November 3, 2022
Acute care nurses are essential to our communities, caring for patients when they need it most. We recently spoke with a few of our caregivers to find out firsthand why they choose to work at Providence Everett, and learn about their unique career paths and experiences.
Choosing a workplace that resonates with your values
The Providence Mission of serving all, especially the poor and vulnerable, is a key reason many caregivers choose to work at Providence—and nurse Tulena Lammers is no exception. “I was really inspired by the Mission,” says Tulena, who has been a nurse for almost twenty years, and with Providence Everett for the last ten. “I feel a lot of connections and family throughout the whole Providence ministry.”
Marissa Schroeder, who has been a charge nurse with Providence for seven years, thinks that one of the benefits of being at Providence Everett is the “culture of caring. The people I’ve known over the course of the last few years really nurture and mentor new staff.”
Finding the right role for you
Many nurses know what they want to do from the get-go, while others take a different path to find where they fit. For Marissa, caregiving has always been a calling. “I was always kind of drawn toward educating people or improving their health,” she says. “Nursing has been a rewarding job for me and it’s definitely more of an intrinsic calling, like a gut feeling that it’s the right role for me.”
Joseph Pierce, who has been with Providence Everett for fifteen years, felt supported on his path to finding where he fit best. At first, he worked in Med/Renal but after taking a position on the psych floor, Joseph found his home working with long term patients where he could build connections and help patients make informed decisions about their health. “I went to school to be a teacher. I ended up becoming a nurse and then I realized I became a teacher anyway. We’re teaching patients all the time to understand their diagnosis and what they can do to get optimal health out of it.”
Building strong relationships
The importance of these relationships extends to the whole care team. “I get to build team relationships with the nurses, patients, and doctors,” says Tulena, who recently became a charge nurse leader. “Part of the reason I was recommended is because I work on a lot of community-building projects within our unit,” she says. “We have a get-to-know-me board, where we have pictures of all the nurses up and you have a little info biography that’s colorful, engaging. Patients enjoy seeing the pictures, and we’re all reminded that we’re human beings taking care of other human beings.”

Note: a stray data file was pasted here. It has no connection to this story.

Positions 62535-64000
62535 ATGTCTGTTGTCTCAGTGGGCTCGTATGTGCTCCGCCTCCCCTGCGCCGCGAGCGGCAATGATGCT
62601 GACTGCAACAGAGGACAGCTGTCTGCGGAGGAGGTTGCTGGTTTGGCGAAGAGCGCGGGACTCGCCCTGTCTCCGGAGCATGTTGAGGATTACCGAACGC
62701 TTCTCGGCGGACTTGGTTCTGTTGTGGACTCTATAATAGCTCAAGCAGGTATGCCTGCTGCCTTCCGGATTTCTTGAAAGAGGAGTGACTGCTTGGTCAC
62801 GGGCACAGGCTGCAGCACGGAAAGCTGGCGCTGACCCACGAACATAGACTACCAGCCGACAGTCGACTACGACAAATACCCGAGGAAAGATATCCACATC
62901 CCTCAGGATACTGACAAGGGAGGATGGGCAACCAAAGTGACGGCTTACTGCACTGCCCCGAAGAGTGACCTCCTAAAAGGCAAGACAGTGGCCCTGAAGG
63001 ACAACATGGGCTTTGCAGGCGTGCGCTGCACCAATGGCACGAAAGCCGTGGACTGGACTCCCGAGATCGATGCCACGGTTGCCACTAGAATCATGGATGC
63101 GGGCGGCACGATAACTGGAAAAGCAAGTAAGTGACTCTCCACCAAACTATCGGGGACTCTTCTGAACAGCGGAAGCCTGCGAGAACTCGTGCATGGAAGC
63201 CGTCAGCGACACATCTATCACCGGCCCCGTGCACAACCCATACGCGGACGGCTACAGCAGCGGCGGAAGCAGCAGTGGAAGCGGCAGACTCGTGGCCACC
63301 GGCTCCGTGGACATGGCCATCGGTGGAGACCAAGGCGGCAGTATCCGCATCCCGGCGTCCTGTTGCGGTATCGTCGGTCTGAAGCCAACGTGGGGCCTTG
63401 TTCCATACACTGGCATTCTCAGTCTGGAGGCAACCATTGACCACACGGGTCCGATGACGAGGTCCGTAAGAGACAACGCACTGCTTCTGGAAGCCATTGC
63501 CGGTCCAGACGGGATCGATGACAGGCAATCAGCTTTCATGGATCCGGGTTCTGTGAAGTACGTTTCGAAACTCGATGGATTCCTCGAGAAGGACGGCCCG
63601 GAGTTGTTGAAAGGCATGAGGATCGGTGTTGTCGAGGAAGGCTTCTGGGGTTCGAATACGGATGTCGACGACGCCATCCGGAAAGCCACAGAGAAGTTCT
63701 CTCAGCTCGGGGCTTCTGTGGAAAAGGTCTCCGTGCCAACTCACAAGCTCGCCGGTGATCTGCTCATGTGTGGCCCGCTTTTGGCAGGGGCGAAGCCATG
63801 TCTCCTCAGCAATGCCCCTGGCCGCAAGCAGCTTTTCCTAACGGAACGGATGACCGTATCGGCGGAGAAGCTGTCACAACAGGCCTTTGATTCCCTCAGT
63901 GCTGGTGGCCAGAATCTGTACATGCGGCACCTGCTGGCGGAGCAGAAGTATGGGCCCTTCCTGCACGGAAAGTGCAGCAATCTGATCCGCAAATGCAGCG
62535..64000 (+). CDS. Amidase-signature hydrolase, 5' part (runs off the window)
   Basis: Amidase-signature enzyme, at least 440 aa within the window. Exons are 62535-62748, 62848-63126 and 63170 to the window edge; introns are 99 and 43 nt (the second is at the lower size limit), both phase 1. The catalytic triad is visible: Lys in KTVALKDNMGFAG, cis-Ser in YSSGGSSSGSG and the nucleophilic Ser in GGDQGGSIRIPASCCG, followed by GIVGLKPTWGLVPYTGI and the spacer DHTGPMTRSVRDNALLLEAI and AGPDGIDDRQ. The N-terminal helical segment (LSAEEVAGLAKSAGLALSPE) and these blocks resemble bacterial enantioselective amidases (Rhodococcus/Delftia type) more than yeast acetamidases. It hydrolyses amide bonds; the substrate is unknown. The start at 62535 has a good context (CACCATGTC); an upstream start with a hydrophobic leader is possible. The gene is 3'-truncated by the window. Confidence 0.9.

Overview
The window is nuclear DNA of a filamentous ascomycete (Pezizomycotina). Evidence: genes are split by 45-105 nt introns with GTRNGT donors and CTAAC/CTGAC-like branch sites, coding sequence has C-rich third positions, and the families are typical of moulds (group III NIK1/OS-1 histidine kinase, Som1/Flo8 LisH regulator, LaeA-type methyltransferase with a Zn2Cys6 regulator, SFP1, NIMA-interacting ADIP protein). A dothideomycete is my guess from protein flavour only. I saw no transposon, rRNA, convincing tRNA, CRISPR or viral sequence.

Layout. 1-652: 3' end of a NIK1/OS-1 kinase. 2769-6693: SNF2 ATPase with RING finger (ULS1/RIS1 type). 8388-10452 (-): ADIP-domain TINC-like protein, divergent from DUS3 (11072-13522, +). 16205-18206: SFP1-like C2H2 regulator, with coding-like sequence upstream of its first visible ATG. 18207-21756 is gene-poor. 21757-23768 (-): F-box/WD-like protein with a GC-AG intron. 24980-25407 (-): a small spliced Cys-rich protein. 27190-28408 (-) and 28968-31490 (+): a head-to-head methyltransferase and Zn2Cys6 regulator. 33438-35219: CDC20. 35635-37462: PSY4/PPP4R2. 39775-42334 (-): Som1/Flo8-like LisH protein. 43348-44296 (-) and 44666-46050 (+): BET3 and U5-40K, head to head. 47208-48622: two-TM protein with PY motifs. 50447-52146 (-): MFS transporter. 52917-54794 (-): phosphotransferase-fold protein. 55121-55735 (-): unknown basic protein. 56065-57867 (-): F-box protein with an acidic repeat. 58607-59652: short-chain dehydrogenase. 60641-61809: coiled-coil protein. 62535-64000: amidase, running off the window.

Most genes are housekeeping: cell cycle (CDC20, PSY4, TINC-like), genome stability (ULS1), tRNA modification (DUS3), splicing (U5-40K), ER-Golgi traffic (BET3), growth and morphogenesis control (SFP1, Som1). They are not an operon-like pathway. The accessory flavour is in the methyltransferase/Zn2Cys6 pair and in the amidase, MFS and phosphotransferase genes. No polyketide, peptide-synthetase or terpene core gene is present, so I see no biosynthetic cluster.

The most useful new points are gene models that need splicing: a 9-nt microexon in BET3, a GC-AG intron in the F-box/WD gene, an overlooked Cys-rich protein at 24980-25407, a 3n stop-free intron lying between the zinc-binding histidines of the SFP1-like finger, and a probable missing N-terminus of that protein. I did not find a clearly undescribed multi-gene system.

“A great day for me is when we all rise to the challenges presented,” Tulena adds. “Work as a team, coordinate good leadership, good response, good feedback. We take very challenging situations, such as a patient who starts coding, and everyone quickly responds.” She adds that the key to success for her, is to “take feedback and grow, and hold on to the wins.”
Growing in your career
“One of the things I’ve appreciated is Providence helped me pay for my degree through WGU.” says Tulena. “I’ve been getting tuition reimbursement working on a few classes every six months to complete my masters in nurse education.”
Joseph has also appreciated the support to move his career forward. “I worked here as a CNA for two years and transitioned into nursing,” says Joseph. “I was mentored and trained and learned and made mistakes and felt supported.” Recently, Joseph has grown into a role as a UPC chair. “I saw this was a place where you can be a voice to upper management,” which makes him feel like all voices on the care team are heard and valued.
“Especially in these challenging times,” Marissa adds, “I feel like you’re in good hands when you start at Providence.”